A used couch might come with plush pillows and questionable cleanness; even your own well-used one possibly seats not just people and pets but germs and allergens. Regardless of where the ick factor or unfavorable smells originated, you might be left wondering how to disinfect the big bacteria-harboring piece -- without damaging it. Use the couch's upholstery type as a guide for disinfecting practices.
Use a disinfectant that's designed for your couch's upholstery type, and test it for damage or colorfastness in an inconspicuous area. Refer to the letter code on the attached manufacturer's tag, usually found on a cushion or the frame, for care and cleaning specifics -- even water can ruin some materials.
A Clean Start
Some couch-disinfecting practices kill germs but don't actually clean the upholstery, or don't do a thorough job. Start by vacuuming the fabric thoroughly, getting down the back, along the arms and in any creases with an upholstery attachment. Doing so provides better or longer-lasting results because much of the problem originates with what's on or embedded in the fibers, such as pet dander, skin cells or food particles.
Spray It Fresh
Disinfectant sprays for hard and soft surfaces offer a quick way to destroy couch germs. Sears suggests using deodorizing spray with enzymes to eliminate upholstery odors. A light mist of oxygen bleach or color-safe bleach diluted with water, according to the labels' recommendations, can sanitize some W code water-safe fabrics.
For S- or SW-code upholstery, use a disinfectant solvent, such dry-foam shampoo, brush-in-style powder or a spray bottle filled with rubbing alcohol -- or vodka -- instead of a water-based mist.
Many solvents, including rubbing alcohol, are hazardous if inhaled, so refer to the label for warnings and proper use, such as opening windows for ventilation. Do not use flammable solvents around open flames, such as a wood-burning fireplace, candles or cigarettes.
Don't discount steam -- heated to about 240 degrees Fahrenheit -- to destroy germs or combat a musty smell. Reduce the chance of water damage by using a dry-steam cleaner, passing the upholstery attachment over each section a few times; although the machine uses a small percentage of water to produce vapors, it won't saturate the material. If your couch can handle water and steam cleaners, use a standard steam-cleaning machine and the appropriate shampoo for odors, such as pet urine. If odors linger, allow the fabric to dry, and then mist it with scented spray disinfectant for a more comprehensive job.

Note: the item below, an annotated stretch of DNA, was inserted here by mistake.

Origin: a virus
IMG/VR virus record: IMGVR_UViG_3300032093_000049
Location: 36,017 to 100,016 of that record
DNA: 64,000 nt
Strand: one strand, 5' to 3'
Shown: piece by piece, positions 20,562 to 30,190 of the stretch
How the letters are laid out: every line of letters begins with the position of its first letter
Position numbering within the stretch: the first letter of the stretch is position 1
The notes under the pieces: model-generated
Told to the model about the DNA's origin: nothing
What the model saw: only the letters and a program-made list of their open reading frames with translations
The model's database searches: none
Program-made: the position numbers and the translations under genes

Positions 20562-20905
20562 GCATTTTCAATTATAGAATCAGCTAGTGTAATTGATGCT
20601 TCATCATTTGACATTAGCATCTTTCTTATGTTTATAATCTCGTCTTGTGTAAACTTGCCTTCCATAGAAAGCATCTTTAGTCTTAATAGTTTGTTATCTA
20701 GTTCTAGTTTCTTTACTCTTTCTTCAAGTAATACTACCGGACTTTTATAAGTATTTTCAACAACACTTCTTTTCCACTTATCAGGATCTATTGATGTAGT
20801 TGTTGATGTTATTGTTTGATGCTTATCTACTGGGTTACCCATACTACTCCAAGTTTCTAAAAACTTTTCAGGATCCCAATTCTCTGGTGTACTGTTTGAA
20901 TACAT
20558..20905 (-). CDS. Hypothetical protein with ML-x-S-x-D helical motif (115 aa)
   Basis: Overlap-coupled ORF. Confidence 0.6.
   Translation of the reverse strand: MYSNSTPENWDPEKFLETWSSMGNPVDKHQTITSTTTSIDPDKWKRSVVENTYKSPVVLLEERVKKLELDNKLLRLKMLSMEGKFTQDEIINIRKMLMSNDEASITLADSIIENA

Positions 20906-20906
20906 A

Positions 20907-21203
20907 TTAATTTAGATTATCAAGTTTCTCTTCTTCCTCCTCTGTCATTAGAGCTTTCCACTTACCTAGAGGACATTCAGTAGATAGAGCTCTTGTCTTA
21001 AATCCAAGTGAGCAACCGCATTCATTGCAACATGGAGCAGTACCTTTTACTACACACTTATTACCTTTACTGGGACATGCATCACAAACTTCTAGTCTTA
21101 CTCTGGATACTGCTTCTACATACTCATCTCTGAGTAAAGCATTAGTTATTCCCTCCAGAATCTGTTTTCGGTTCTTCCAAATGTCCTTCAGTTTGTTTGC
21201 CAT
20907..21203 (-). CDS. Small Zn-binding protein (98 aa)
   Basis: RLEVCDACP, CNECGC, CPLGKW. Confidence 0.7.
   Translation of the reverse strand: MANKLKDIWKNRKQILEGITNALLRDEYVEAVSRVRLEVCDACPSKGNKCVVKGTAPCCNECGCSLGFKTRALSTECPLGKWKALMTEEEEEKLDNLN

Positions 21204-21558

Disinfect Leather With Vinegar
Vinegar isn't just a salad-dressing ingredient; it's also a leather-safe germ-fighting, mold-busting, unpleasant-scent-ridding cleaning hero, when you use it appropriately. Dampen a soft, white cloth with a half-water, half-white vinegar solution, and wring it out well. After a good wipe-down, dry the leather with an absorbent towel, getting in the creases and folds.
Sanitizing Slipcovers in the Sun
A slipcover can act as a trusty protector, guarding washable and dry-clean-only or X-code couches alike, but it needs occasional disinfecting itself. Refer to the cover's laundering tag, which may suggest a cold-water wash and low-temperature dryer setting -- neither of which destroys germs. In this case, after laundering it, hang the article in the sun for a few hours, letting the bacteria-blasting rays wash over it before putting it back to work.
Lorna Hordos is a home-flipping business owner and freelance writer. She writes friendly, conversational business, home and lifestyle articles for Bizfluent, azcentral, Daltile, Marazzi, Lowes, Philips Lighting, WordPress.com and numerous other publications.